Pope John Paul II wrote in his Letter to Artists that the creation of art is an act of sharing in the creative process of God. That revealing beauty and meaning in the natural world is a gift that cannot be taken lightly.
Photographer Chris Buck, known for his unconventional and often humorous portraits, notes that artists place their “damage” out for all to see. That creating something without draws from the state of an artist’s within.
Both insights are, I think, poignant.
I was passing through a hospital this week on my way to a meeting when I spotted the above painting, artist unknown. I was struck by the color and contrast, by the sloping downward diagonal upon which the cross is shown. By the shadows. By the blue arc above the sunset sky. By the narrow beams of wood, barren of any victim.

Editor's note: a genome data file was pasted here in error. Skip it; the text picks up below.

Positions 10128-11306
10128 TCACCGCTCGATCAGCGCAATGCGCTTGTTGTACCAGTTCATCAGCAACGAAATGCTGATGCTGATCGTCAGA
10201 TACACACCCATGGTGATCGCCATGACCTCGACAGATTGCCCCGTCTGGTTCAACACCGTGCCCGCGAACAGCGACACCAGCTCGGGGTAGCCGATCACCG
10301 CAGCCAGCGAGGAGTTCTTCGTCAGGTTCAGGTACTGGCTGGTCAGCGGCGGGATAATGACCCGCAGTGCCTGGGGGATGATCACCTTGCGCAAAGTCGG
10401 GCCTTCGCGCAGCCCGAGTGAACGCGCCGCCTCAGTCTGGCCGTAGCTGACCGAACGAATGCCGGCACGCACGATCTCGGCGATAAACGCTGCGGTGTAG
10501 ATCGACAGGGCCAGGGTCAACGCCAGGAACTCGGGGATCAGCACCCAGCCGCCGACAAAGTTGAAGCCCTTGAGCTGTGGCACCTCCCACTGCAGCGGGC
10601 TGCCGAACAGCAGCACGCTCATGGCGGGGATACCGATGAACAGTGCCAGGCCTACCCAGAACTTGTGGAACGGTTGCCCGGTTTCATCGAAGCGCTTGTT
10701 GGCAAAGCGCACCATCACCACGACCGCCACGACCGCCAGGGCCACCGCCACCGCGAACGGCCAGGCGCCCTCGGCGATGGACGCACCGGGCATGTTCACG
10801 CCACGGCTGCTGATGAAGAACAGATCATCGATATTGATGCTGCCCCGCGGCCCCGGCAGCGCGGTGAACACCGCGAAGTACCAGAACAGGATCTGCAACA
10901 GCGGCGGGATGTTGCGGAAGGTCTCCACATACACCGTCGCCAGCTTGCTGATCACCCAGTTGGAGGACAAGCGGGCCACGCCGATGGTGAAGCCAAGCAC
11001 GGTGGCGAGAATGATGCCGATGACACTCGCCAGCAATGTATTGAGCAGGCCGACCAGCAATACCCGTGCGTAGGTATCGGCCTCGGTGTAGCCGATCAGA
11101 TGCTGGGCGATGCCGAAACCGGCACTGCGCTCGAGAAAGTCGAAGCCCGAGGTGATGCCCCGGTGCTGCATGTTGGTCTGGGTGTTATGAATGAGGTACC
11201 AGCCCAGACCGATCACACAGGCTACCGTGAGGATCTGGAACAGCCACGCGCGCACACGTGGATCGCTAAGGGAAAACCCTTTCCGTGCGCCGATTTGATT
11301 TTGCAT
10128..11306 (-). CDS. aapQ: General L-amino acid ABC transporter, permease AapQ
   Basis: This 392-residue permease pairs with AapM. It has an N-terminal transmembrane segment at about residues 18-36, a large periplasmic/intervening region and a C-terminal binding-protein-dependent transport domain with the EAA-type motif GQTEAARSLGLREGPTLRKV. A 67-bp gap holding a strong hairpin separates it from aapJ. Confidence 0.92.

This painting, to me, shows great beauty and stark damage. All at once.
I asked my host about it and he told me only that the painter is a survivor of human trafficking, that she had been abducted into a life of slavery and constant sexual abuse. That the road back for her has been a long and difficult one.
Knowing this, I studied her art even more intensely. And I saw her story in it.